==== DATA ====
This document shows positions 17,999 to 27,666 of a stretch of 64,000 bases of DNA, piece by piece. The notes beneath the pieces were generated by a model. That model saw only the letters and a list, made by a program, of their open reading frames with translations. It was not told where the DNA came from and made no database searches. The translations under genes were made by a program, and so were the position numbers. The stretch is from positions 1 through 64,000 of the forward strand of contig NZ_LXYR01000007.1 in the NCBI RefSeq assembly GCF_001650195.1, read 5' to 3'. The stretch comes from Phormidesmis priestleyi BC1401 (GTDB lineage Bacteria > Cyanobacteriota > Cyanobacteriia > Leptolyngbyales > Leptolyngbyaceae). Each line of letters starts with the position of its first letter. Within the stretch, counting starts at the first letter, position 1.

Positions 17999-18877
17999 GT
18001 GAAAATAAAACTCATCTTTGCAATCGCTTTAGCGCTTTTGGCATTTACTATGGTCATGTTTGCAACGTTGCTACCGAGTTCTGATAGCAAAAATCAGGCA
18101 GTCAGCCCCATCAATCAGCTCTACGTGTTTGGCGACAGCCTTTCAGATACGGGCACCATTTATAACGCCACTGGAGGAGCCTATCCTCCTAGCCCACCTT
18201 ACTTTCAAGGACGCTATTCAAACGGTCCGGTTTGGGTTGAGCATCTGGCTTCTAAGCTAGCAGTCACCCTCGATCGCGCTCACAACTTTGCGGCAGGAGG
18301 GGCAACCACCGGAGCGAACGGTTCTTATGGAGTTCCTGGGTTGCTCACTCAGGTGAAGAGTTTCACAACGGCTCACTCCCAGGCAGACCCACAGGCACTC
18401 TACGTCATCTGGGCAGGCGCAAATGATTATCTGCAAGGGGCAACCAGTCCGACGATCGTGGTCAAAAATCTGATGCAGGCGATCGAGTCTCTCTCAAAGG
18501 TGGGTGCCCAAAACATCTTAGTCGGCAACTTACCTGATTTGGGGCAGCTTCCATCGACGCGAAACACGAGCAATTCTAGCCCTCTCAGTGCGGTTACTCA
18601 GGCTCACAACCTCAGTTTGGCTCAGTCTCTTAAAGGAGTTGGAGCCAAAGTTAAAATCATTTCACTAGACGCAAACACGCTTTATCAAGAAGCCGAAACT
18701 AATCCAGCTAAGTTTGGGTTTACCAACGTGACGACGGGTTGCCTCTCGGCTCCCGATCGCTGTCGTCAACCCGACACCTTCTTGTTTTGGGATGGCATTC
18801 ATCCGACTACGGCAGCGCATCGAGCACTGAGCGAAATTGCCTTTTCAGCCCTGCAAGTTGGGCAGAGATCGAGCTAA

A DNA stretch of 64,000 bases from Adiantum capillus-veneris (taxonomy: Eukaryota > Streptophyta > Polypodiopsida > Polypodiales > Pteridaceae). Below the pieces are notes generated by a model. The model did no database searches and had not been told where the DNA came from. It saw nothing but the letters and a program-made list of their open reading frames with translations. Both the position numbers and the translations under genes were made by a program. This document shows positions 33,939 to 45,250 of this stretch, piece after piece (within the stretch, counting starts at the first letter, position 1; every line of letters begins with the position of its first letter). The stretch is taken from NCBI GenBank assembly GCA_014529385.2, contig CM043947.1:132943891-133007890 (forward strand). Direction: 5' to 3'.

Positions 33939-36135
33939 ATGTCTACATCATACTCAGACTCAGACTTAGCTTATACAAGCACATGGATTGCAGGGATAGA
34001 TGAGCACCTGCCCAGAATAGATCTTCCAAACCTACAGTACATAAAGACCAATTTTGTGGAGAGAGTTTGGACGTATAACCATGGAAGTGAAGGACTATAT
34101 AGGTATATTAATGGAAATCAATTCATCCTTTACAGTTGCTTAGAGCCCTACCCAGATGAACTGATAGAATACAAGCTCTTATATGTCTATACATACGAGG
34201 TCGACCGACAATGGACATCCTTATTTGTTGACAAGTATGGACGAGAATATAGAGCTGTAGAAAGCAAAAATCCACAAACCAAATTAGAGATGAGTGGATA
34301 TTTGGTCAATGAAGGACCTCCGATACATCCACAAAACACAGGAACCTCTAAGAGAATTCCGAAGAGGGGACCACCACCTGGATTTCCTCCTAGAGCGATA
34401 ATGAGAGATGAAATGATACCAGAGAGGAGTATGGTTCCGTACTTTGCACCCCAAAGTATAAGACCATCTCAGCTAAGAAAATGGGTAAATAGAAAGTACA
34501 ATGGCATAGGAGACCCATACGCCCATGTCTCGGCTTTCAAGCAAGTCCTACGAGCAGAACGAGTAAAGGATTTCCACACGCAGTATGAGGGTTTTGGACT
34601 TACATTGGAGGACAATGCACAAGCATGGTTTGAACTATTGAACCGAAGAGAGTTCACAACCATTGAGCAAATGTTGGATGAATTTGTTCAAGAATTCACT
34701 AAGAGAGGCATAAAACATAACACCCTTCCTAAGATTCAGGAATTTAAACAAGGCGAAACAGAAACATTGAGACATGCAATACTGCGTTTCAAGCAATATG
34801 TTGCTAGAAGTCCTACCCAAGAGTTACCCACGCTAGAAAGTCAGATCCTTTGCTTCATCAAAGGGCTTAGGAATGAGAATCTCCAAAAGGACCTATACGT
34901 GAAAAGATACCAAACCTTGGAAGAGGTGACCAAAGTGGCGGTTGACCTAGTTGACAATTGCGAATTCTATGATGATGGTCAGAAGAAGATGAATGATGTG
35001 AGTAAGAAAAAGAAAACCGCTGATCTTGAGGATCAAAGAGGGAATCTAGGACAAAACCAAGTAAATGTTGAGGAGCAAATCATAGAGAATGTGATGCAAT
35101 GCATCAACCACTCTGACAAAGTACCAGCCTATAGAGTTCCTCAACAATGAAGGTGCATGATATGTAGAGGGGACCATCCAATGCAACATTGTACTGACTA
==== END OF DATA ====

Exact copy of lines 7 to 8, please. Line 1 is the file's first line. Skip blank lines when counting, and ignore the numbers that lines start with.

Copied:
18301 GGCAACCACCGGAGCGAACGGTTCTTATGGAGTTCCTGGGTTGCTCACTCAGGTGAAGAGTTTCACAACGGCTCACTCCCAGGCAGACCCACAGGCACTC
18401 TACGTCATCTGGGCAGGCGCAAATGATTATCTGCAAGGGGCAACCAGTCCGACGATCGTGGTCAAAAATCTGATGCAGGCGATCGAGTCTCTCTCAAAGG